Survey: 32 percent of families spend 20 percent or more on child care

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For the fourth year in a row, Care.com’s Cost of Care Survey spoke in-depth with more than 1,000 parents nationwide about their child-care spending habits, including the rising costs of child care centers, nannies, and babysitters. The survey also ranks child-care affordability by state, with New Hampshire topping the list for most affordable for families looking for a nanny, and North Dakota coming in as the most affordable state for in-center care.

Also among this year’s findings:

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  • 40 percent of parents say child care costs cause tension in their relationship.
  • More than half of all parents (52 percent) say they spend too much on child care.
  • 47 percent of parents wish the United States would subsidize child care costs as some other countries do.
  • 20 percent of families say they had fewer children than they would have liked because of the high cost of child care.
  • Nearly 1 in 3 parents would put themselves in debt (or even further in the hole) to pay for child care, up from 25 percent in 2016.
  • 72 percent of parents budget for child care, yet 30 percent aren’t able to stay within their monthly budget.
  • Nearly 2 out of 3 parents (63 percent) stated that child care costs influenced their career decisions. 33 percent changed jobs, 27 percent asked for a more flexible work schedule, and 23 percent downshifted to a part-time schedule, or became a stay at home parent, to save money on child care.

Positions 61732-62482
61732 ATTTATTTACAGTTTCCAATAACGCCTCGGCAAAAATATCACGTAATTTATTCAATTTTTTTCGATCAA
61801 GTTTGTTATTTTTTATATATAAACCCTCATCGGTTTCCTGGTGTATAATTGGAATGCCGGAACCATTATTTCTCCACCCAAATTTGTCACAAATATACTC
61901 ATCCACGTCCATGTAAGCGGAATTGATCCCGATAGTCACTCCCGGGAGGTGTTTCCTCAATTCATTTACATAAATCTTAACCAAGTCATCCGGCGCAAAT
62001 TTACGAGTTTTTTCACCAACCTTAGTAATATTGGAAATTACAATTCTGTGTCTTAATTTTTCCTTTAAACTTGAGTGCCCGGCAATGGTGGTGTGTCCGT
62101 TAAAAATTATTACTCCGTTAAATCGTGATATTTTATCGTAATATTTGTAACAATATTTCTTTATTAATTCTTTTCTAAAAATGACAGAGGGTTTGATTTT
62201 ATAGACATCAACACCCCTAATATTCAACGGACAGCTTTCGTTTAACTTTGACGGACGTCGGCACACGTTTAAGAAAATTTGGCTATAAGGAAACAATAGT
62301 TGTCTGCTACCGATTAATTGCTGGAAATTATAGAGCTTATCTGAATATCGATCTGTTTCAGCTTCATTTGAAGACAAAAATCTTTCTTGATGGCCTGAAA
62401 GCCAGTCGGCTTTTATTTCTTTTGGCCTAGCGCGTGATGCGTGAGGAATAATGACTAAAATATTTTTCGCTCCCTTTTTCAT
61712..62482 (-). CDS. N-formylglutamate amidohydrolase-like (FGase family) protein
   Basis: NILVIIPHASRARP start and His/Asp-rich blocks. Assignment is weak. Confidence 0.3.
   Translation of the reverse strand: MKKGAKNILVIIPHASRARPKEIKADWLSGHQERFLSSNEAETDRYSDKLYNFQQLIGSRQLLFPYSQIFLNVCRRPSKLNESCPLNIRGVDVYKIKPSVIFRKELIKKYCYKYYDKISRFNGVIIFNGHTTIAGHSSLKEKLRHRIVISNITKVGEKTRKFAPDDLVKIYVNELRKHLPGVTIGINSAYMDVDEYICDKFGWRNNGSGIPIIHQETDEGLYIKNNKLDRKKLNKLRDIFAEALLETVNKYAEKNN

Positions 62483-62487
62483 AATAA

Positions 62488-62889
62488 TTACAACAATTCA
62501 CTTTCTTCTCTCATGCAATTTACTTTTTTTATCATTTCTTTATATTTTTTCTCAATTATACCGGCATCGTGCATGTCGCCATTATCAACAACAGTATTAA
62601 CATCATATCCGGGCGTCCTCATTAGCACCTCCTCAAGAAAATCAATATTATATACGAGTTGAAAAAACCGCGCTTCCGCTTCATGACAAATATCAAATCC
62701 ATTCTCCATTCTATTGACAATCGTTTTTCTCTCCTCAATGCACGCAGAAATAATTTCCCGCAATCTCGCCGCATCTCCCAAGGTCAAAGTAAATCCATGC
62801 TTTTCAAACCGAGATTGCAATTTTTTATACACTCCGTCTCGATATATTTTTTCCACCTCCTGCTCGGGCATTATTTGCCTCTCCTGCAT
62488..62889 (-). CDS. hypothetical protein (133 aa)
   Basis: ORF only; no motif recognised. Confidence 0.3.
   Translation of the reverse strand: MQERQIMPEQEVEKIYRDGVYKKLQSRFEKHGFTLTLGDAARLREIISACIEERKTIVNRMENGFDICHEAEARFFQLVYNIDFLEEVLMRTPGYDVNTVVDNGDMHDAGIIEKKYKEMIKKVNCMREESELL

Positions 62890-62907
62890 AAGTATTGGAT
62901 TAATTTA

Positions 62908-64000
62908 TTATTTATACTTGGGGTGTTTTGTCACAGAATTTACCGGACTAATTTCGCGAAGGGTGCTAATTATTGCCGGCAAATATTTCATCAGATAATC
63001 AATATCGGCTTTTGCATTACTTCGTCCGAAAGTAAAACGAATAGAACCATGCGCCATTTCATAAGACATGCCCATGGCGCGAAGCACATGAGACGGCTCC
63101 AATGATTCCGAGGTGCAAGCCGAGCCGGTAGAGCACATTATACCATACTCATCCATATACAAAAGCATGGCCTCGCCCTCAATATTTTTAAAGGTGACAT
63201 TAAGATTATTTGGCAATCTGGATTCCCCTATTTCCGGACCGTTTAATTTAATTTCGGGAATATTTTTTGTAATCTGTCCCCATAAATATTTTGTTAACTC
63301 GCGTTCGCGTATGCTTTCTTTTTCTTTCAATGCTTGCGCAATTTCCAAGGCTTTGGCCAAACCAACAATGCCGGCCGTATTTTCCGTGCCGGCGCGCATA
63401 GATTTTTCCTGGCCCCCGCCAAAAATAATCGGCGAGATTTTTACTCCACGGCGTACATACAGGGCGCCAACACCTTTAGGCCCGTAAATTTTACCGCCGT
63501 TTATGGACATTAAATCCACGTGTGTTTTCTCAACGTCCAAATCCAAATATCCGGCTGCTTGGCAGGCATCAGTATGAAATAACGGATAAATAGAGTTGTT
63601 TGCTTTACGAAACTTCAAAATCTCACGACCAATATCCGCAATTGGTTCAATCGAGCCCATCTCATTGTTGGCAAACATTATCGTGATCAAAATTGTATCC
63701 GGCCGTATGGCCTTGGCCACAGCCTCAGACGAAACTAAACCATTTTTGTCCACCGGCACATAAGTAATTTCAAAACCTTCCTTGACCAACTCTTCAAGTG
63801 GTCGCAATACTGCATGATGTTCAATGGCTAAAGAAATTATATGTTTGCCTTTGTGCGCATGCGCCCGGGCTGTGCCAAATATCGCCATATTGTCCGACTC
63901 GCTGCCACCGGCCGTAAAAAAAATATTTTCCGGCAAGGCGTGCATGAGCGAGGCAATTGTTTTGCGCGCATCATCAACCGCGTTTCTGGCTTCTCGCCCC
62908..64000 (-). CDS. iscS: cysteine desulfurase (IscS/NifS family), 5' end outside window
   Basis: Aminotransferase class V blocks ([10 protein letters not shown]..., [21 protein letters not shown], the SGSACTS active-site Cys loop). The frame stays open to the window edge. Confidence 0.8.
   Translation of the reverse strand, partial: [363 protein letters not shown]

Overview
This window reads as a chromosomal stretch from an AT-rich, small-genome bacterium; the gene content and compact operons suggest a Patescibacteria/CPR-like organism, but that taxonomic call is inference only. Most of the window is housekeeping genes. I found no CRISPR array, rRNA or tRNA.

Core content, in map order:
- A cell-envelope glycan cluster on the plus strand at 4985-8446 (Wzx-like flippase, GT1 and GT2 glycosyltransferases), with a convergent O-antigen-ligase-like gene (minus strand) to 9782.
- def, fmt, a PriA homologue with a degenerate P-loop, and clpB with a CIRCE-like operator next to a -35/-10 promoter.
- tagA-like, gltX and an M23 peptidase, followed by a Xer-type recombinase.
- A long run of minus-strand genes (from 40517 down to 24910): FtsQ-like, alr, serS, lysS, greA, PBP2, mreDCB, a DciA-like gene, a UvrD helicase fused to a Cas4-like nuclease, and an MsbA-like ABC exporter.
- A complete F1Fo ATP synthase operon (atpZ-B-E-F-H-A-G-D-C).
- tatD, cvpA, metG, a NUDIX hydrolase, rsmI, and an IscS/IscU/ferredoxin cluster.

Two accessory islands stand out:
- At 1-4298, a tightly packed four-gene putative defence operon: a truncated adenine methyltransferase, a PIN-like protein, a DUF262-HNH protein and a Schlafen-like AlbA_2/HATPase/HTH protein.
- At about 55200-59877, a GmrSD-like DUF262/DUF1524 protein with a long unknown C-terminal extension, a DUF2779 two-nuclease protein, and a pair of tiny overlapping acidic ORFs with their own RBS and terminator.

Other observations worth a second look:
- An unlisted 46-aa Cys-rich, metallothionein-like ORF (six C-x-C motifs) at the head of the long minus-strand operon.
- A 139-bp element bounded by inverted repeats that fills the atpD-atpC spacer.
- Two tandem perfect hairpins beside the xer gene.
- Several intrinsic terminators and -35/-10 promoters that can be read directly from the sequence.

• 73 percent of working parents say their job has been affected because of child care plans falling through at the last-minute, with 64 percent having to use sick days and 54 percent being late to work as a result.
  • 85 percent of working parents wish their employer offered child care benefits, but don’t.
  • 68 percent of of families say the current tax deduction they receive from the Dependent Care FSA isn’t enough to have a meaningful impact on their child care costs.

The Cost of Care Survey is an annual survey to measure the relative cost of care in the U.S. and how care impacts families’ budgets and employment.

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The Care.com 2017 Cost of Care Survey captured responses from more than 1,100 parents in the United States. Respondents were recruited from Care.com. Weekly rates for child care costs are based on Care.com 2016 member data, with the exception of au pair rates, which are based on data from Cultural Care Au Pair, Au Pair in America, and Au Pair Care.

Affordability rankings are calculated based on the average cost of care for one child in relation to the U.S. Census Bureau’s 2015 American Community Survey that includes both married and single parent households with children. The complete list of rankings and detailed methodology can be found here.

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